COLUMBIA, Mo. — Tall fescue is one of the most popular types of pasture grass in Missouri due to its potentially abundant yields.

Fescue can produce high yields that can be used for fall and winter grazing through proper management practices as well as timing the application of the fertilizer on the pasture.

Photo: Missouri Department of Conservation

According to the University of Missouri Extension, fescue grows during spring and fall, but the fall crop is not as hearty as spring.

However, both seasons allow for longer periods of grazing, which is useful when forage stores are low.

Even though fall fescue is not as robust as the spring, the MU Extension indicates that the fall grass can withstand early frosts and even the winter storms.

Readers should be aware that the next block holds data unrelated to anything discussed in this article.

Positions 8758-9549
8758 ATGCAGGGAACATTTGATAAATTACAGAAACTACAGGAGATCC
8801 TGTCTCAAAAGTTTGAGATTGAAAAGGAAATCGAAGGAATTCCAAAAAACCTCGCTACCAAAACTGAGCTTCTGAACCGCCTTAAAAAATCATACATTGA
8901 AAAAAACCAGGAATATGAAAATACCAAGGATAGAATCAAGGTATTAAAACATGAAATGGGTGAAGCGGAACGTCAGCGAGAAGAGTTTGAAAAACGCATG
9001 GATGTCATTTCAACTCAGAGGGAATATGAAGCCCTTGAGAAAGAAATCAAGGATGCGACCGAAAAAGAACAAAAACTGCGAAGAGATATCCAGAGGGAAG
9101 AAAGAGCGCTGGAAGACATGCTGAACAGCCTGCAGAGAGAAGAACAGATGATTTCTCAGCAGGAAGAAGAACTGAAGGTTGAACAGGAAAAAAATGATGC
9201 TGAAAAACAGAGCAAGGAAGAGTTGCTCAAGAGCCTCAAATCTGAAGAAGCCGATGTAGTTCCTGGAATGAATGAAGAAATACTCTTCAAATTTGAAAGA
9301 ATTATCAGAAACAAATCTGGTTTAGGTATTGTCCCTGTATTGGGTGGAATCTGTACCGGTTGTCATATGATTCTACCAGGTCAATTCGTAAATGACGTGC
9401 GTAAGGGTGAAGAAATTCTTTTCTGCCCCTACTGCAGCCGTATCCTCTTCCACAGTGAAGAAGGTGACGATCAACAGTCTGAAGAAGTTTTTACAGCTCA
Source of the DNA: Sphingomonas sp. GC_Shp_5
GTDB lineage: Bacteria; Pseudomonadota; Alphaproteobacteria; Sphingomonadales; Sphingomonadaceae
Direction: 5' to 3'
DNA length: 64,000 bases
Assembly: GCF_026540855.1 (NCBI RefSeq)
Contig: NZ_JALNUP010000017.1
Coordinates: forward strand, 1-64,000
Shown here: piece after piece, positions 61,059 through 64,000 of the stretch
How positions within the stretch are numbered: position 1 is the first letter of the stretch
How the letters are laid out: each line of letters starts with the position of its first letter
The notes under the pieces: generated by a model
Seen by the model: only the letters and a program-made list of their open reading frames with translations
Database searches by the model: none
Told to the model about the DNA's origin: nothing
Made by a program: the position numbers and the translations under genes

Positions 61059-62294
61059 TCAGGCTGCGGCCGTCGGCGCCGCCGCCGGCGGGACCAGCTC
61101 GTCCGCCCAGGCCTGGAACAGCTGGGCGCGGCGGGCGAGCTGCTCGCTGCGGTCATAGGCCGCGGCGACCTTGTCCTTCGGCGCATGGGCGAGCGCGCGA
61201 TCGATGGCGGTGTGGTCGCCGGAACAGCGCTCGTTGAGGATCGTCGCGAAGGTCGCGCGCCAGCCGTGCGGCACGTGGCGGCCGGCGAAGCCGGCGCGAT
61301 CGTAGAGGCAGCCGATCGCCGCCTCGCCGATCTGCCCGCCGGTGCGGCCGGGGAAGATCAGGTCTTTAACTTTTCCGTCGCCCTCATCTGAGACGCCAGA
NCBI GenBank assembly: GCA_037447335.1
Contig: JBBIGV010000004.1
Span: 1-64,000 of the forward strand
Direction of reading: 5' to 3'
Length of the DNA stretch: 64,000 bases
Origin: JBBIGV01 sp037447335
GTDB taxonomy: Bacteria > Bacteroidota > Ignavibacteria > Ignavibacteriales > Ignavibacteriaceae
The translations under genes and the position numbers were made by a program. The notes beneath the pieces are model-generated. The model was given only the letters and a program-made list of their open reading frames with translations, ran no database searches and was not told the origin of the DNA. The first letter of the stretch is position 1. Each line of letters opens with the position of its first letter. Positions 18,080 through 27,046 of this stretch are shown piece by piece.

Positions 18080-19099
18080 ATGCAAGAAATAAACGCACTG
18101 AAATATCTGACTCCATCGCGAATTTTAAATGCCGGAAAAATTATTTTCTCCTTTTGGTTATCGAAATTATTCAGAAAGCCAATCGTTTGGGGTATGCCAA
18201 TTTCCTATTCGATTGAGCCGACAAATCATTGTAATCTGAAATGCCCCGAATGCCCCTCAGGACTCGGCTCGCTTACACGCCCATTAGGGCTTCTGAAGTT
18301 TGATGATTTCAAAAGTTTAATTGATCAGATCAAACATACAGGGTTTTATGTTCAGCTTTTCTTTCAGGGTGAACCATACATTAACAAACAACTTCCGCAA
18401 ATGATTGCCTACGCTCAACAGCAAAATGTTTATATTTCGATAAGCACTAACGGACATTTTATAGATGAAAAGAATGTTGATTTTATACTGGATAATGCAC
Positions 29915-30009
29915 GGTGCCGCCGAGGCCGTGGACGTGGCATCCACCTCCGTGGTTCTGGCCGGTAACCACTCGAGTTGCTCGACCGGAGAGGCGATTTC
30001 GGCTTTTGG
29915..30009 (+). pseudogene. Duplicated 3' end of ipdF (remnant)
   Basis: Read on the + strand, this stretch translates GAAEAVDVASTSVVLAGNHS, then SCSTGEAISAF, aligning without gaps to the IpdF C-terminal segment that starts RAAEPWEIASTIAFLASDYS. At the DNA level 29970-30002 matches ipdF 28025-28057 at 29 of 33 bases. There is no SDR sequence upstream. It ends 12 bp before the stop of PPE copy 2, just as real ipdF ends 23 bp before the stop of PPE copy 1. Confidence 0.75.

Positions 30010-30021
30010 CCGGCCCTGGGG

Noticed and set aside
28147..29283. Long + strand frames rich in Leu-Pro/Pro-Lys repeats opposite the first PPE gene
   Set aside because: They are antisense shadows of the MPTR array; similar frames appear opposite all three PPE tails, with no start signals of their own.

Craig Roberts, a Forage Specialist with the University of Missouri Extension, encourages producers to think about fertilizer application now so there is a plan in place when August arrives.

If nitrogen fertilizer is laid too early in the season, then there is an increased chance of warm season weeds overtaking the field.

Another thing that producers need to be aware of is that adding fertilizer to fescue can increase the toxicity of the grass.

Roberts points out that while the toxins levels are lower during the summer, hotter weather can increase the amount of toxins within the fescue.

The MU Extension recommends varied application dates for different parts of Missouri to take advantage of annual fall rains. In the central portion of the state, it is recommended to apply fertilizer on August 15, northern Missouri is August 10 and the southern region should delay application until later in the month.

More information about fertilizer application on fescue fields is available on the University of Missouri Extension’s website.